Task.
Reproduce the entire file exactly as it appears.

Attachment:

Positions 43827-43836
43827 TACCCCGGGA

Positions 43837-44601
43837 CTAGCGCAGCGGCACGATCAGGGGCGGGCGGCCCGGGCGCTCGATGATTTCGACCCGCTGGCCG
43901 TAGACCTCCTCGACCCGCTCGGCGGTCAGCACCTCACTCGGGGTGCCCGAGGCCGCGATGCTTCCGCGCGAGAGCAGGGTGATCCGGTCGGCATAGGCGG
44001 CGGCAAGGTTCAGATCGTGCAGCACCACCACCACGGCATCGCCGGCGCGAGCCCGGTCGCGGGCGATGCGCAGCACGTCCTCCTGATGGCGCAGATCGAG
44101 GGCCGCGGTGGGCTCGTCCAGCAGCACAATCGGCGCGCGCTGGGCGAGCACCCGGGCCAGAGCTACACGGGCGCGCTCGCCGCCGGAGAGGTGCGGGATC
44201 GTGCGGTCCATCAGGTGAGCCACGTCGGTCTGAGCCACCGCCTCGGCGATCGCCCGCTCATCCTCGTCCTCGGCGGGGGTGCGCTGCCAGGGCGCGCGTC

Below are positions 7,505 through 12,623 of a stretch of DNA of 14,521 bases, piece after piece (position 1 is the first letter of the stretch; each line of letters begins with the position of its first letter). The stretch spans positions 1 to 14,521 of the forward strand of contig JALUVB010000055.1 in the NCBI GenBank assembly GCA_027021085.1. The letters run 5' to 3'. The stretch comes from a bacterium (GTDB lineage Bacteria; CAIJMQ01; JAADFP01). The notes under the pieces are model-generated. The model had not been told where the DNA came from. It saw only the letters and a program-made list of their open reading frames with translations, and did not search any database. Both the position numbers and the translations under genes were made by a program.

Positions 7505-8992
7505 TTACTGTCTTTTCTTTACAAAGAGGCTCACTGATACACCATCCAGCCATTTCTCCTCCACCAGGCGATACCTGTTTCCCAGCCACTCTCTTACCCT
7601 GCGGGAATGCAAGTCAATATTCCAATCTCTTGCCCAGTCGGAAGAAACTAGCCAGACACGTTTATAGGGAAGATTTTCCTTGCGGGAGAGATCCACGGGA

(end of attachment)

Positions 43827-43836
43827 TACCCCGGGA

Positions 43837-44601
43837 CTAGCGCAGCGGCACGATCAGGGGCGGGCGGCCCGGGCGCTCGATGATTTCGACCCGCTGGCCG
43901 TAGACCTCCTCGACCCGCTCGGCGGTCAGCACCTCACTCGGGGTGCCCGAGGCCGCGATGCTTCCGCGCGAGAGCAGGGTGATCCGGTCGGCATAGGCGG
44001 CGGCAAGGTTCAGATCGTGCAGCACCACCACCACGGCATCGCCGGCGCGAGCCCGGTCGCGGGCGATGCGCAGCACGTCCTCCTGATGGCGCAGATCGAG
44101 GGCCGCGGTGGGCTCGTCCAGCAGCACAATCGGCGCGCGCTGGGCGAGCACCCGGGCCAGAGCTACACGGGCGCGCTCGCCGCCGGAGAGGTGCGGGATC
44201 GTGCGGTCCATCAGGTGAGCCACGTCGGTCTGAGCCACCGCCTCGGCGATCGCCCGCTCATCCTCGTCCTCGGCGGGGGTGCGCTGCCAGGGCGCGCGTC

Below are positions 7,505 through 12,623 of a stretch of DNA of 14,521 bases, piece after piece (position 1 is the first letter of the stretch; each line of letters begins with the position of its first letter). The stretch spans positions 1 to 14,521 of the forward strand of contig JALUVB010000055.1 in the NCBI GenBank assembly GCA_027021085.1. The letters run 5' to 3'. The stretch comes from a bacterium (GTDB lineage Bacteria; CAIJMQ01; JAADFP01). The notes under the pieces are model-generated. The model had not been told where the DNA came from. It saw only the letters and a program-made list of their open reading frames with translations, and did not search any database. Both the position numbers and the translations under genes were made by a program.

Positions 7505-8992
7505 TTACTGTCTTTTCTTTACAAAGAGGCTCACTGATACACCATCCAGCCATTTCTCCTCCACCAGGCGATACCTGTTTCCCAGCCACTCTCTTACCCT
7601 GCGGGAATGCAAGTCAATATTCCAATCTCTTGCCCAGTCGGAAGAAACTAGCCAGACACGTTTATAGGGAAGATTTTCCTTGCGGGAGAGATCCACGGGA